And the Tories are hitting the working poor as well. If you’re low paid and need benefits, it’s your fault for not being able to get a better job, rather than due to structural faults in the economy and decades of Thatcherite employment policies. So they’re busy trying to find ways of sanctioning these poor souls as well.

This is all done in the name of creating a fluid jobs market, enabling employers to hire and fire workers at will, and not having to pay those workers they do retain if they don’t need them that day. This is supposed to create employment.

But the Tories aren’t interested in creating mass employment. 19th century free trade economists and their monetarist successors wanted to keep a certain proportion of the population – about 8 per cent – unemployed in order to use the threat of unemployment to keep the working class in line and wages low.

This has made the rich much richer. And some of the Tories were very frank about what it meant at the time. Private Eye, reviewing one of the ‘heritage’ books that came out during Thatcher’s period in office about the wonderful lives and stately homes of the aristocracy, quoted Hugh Massingberd’s comments about it in the Times. After decades of attack by Labour governments, who had imposed death duties on them to break up their wealth, the aristocracy were returning to their old power and status. It was, he declared, ‘a social restoration’.

The anonymous reviewer pointed out what this meant for the rest of us. The rich were winning back their old seats in society, and the rest of us were going to be sat on.

Meanwhile, the Tories have sought to maintain their grip on power through lie after lie. They claim that only they represent the real working class, defending hardworking people against idle scroungers like the unemployed and asylum seekers. The NHS is being privatised and cut to the bone, but they then claim with a straight face that in real terms, there’s more money being spent on it than ever before. They aren’t depriving people of benefits, only reforming it so that it goes to the people, who deserve. Yeah, it’s because these reforms are so accurate that we have so many people dying of starvation.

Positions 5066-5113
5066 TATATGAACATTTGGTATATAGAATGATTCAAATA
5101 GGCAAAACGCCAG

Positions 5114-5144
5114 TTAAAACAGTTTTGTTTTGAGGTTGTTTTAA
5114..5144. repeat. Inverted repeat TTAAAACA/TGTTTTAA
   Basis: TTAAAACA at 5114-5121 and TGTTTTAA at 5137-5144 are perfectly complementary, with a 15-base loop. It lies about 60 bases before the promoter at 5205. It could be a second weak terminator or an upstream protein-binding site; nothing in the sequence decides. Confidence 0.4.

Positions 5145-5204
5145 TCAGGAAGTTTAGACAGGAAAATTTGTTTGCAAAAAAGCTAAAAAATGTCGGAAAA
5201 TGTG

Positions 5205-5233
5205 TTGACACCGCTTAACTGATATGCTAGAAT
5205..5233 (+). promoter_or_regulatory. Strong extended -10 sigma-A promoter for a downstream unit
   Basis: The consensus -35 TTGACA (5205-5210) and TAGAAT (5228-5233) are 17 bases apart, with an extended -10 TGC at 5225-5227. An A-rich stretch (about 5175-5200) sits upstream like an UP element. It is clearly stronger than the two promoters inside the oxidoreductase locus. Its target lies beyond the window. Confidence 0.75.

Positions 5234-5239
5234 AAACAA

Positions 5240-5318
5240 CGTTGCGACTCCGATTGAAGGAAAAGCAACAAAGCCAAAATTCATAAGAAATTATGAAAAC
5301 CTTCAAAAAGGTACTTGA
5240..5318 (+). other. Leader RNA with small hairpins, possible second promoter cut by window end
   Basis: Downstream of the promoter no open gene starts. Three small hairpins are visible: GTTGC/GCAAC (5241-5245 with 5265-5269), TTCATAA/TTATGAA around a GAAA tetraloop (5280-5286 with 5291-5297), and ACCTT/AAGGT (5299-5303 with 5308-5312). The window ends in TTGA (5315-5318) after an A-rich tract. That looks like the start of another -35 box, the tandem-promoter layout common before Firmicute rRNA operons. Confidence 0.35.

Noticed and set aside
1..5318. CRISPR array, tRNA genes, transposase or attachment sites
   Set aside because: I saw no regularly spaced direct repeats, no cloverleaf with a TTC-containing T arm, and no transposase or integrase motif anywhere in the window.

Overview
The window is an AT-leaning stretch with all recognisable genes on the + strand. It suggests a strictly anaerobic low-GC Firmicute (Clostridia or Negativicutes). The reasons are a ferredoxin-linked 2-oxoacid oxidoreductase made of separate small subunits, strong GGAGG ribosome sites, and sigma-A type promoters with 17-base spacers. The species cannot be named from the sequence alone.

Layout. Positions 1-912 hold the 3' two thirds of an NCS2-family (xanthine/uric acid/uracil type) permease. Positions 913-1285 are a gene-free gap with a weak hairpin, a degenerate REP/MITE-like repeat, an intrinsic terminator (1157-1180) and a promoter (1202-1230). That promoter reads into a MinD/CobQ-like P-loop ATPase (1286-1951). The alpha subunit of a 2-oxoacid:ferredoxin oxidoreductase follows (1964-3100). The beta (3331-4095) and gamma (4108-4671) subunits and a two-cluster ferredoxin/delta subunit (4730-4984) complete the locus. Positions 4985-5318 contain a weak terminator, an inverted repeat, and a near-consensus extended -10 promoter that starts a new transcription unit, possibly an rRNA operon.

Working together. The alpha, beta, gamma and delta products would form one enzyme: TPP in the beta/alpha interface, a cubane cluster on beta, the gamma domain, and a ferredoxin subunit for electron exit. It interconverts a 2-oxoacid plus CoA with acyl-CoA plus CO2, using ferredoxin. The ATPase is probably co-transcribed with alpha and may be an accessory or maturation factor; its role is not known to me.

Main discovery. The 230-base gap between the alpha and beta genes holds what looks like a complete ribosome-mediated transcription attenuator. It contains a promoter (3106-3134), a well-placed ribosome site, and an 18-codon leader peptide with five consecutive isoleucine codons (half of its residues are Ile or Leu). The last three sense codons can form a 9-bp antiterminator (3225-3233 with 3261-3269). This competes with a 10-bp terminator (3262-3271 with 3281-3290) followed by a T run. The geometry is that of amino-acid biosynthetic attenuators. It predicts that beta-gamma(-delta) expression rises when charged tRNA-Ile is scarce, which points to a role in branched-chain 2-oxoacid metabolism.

As for food banks, people are only using them because it’s free food. It’s another lie. You can only use them if you have a chit from the jobcentre to say you have no money and can’t feed yourself. But the truth is irrelevant to Tories mouthing this nonsense, like Edwina Currie.

And at the top you get the sneers and condescension from very rich Tories, who are doing very well, thank you very much. Johnny Void, Mike and the Angry Yorkshireman at Another Angry Voice carried a sample of some of these a few years ago. One Tory patrician declared that the homeless were ‘the people you step over coming out of the opera’. And Matthew Freud, who was briefly a member of Blair’s New Labour before jumping ship and joining the Tories, declared that the poor should be more flexible than the rich, as they had less to lose.

These people are out of touch, and are sneering at the victim of the poverty they have imposed.

After the elections in the early 1990s, which saw John Major enter downing street as the new Tory pm, Spitting Image ran a series of sketches. These showed the Tories turning up outside the homes of ordinary people and asking them if they vote for them. When they said ‘Yes’, Major and his cabinet chanted ‘Stupid, Stupid’ at them. This was because the British public had voted them back in, despite massive poverty due to cuts and a housing crisis that had created a rise in homelessness as people had their homes repossessed for not being able to repay their mortgages.